White Vermouth of Turin, is one of the aromatic wines par excellence of Piedmontese origin, mainly composed of absinthe, marjoram, sage, coriander, iris macerated in a single solution and licorice, instead processed separately, for its strong and unique aromatic character .
With White Vermouth of Turin, the range of suggestions offered by Antica Torino expands: vermouth is not only a flavored wine of ancient style but also on the palate it is found capable of transmitting notes that embroider an unforgettable symphony over time, like its history .
Alcohol: 16% AbV
Ingredients: Absinthe, marjoram, sage, coriander, iris and licorice, Italian white wine, alcohol and beet sugar.
Maceration of the botanicals in 96 degrees alcohol for 30 days, the licorice is macerated separately; pressing with obtaining the tincture (tintura); blend with wine, alcohol and burnt beet sugar, maturation and aging in steel tanks for 45-60 days; filtration and bottling; 30-45 days of further refinement in the bottle.
Visual description: Light yellow.
Taste-olfactory description: expressive notes of flowers and licorice, slightly spicy, round and pleasant.
White Vermouth of Turin has become one of the most popular flavored wines for its freshness and for the fact that it can be used in many ways.
In particular as a base to create unforgettable and timeless cocktails thanks to its extraordinary versatility or even to be tasted accompanied by a sage leaf and ice.
The name vermouth has different origins but very curious at the same time: one of the most plausible is that it derives from the German “Wermut”, one of the most used aromatic herbs for its composition; another dates back to the time of Luigi XIV, famous king of France, who seems to have particularly loved Rosolio, a liqueur with a strong alcohol content, prepared by a confectioner from Piedmont. This panacea soon spread among the king’s soldiers, so much so that during the journeys to Germany it was changed to “Vermuth” (from “Wehr” which means army and “Mut” courage.)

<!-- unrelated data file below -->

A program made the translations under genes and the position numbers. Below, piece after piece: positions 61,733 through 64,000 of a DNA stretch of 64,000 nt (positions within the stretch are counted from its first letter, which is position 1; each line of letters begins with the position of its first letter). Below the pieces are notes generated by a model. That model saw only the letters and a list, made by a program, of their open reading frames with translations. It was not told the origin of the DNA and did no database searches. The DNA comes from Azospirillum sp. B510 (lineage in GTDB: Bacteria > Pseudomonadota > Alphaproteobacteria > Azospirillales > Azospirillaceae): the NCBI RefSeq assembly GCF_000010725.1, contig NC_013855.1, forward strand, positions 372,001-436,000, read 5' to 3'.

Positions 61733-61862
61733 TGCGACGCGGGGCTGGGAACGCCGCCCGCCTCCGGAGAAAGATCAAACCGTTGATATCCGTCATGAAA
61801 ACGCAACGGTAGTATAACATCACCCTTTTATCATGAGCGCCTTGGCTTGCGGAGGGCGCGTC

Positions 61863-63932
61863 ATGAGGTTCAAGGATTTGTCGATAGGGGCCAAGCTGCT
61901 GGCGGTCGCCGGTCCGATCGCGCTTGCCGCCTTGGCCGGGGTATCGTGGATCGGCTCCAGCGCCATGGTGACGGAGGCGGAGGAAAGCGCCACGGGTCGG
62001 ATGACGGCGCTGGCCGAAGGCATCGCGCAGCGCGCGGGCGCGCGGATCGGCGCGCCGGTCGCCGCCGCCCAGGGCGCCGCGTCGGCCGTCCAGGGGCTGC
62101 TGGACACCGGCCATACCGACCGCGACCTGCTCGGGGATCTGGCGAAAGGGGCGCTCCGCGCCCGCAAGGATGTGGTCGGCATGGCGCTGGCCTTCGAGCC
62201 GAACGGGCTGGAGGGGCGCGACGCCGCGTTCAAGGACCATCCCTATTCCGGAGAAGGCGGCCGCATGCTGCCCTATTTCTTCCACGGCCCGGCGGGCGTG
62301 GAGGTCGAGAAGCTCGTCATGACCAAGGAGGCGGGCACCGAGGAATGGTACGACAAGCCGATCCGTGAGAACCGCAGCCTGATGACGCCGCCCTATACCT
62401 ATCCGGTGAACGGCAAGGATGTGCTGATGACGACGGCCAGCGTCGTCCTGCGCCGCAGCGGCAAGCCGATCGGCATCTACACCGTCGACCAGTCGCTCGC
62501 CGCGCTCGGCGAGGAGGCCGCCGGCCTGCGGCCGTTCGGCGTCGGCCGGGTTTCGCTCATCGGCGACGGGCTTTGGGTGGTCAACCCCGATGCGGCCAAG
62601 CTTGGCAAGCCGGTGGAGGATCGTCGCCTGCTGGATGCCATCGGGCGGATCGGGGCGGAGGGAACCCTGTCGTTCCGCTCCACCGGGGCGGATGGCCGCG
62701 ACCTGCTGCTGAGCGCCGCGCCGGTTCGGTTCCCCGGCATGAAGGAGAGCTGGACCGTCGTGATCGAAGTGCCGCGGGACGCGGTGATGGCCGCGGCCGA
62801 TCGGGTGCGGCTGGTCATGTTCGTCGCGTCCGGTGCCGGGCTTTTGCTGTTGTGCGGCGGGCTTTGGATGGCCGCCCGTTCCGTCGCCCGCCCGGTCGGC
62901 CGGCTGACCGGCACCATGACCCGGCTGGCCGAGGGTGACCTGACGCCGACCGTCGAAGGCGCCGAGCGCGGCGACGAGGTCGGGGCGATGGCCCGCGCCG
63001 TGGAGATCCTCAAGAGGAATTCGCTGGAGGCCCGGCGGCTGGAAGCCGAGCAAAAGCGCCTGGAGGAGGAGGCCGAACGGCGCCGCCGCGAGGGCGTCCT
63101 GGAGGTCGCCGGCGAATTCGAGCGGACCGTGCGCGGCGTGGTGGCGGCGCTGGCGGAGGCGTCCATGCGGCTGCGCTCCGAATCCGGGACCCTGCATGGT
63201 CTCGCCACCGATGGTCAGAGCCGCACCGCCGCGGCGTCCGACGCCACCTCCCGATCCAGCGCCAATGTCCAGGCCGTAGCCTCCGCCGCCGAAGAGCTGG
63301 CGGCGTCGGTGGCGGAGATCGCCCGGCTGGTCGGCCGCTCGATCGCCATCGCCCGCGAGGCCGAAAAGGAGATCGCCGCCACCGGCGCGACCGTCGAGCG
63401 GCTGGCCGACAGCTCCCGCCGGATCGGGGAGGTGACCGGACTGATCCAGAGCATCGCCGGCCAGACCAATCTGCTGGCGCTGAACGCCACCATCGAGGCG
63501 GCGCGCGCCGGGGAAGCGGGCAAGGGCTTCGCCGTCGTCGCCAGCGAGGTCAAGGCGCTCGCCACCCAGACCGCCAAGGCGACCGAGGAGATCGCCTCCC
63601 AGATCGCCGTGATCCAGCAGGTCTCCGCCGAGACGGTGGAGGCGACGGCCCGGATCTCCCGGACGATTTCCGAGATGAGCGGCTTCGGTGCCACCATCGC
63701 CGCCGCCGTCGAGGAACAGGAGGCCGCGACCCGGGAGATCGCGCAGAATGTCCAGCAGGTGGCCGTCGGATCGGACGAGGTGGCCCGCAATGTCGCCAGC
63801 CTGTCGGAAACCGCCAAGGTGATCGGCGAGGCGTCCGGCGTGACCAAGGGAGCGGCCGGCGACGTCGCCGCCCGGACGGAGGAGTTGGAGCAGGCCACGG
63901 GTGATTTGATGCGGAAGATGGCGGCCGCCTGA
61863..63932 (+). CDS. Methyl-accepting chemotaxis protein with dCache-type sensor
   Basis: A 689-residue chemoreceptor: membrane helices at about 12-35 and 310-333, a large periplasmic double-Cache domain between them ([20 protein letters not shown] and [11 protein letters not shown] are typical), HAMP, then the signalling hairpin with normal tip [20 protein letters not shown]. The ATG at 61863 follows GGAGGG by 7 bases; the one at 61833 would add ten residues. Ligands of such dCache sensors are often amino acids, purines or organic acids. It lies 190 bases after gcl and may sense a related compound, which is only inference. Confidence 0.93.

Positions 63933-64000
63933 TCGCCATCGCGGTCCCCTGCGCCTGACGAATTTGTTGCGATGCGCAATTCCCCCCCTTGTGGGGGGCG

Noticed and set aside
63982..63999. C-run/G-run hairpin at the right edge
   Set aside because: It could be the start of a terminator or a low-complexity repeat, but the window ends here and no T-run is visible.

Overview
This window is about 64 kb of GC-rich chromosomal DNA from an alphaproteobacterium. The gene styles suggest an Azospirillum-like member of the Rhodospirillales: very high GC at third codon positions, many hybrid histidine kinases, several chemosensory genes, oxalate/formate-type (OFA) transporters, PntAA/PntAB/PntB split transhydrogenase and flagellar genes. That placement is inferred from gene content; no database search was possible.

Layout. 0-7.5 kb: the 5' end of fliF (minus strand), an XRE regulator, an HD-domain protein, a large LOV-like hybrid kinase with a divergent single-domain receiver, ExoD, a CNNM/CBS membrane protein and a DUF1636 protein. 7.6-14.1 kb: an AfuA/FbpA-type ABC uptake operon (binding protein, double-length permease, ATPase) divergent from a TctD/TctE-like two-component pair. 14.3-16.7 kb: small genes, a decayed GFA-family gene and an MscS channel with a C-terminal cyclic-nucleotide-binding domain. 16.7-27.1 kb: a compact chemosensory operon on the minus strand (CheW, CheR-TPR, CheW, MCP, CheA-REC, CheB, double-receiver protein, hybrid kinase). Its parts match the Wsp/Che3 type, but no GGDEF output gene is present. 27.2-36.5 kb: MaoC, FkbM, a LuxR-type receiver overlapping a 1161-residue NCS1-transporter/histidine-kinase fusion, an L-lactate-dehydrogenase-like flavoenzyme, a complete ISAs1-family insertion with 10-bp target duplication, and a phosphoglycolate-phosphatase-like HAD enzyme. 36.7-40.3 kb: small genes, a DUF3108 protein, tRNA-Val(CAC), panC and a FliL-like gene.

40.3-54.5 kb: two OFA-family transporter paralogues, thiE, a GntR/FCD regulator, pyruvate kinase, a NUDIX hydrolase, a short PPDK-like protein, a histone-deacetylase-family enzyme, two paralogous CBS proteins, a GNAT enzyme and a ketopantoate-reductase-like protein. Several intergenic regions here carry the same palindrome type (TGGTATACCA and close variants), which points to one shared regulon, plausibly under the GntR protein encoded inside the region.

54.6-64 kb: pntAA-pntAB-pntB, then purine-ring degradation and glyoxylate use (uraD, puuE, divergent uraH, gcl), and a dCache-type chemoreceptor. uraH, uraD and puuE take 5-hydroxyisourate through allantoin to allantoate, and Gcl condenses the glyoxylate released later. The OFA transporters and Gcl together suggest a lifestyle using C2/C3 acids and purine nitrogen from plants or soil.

More recent history, however, takes us back to Turin, in 1786, in the laboratory of Antonio Benedetto Carpano, who invented the innovative recipe of the most famous aperitif in the world. Carpano was a great lover of German literature, of Goethe in particular, so much so that he decided to pay homage to him by calling the drink Vermuth, from the German “Wermut”, absinthe.
The Carpano workshop soon became one of the “cult” meeting places for the Turinese, who fell in love with Vermouth at the first sip: even the statesman Camillo Benso Conte di Cavour and the composer Giuseppe Verdi were fascinated.
During the so-called Belle Epoque – between 1880 and 1915 – in the city of Turin it flourished to such an extent that the ” Vermouth Time” was established, a moment of conviviality that brought together politicians, musicians and artists alike who toasted together with the ” vermuttino “in hand.
Even today Vermouth is synonymous with aperitif, spreading as a base for very famous cocktail recipes but also tasted individually, with lemon peel and ice.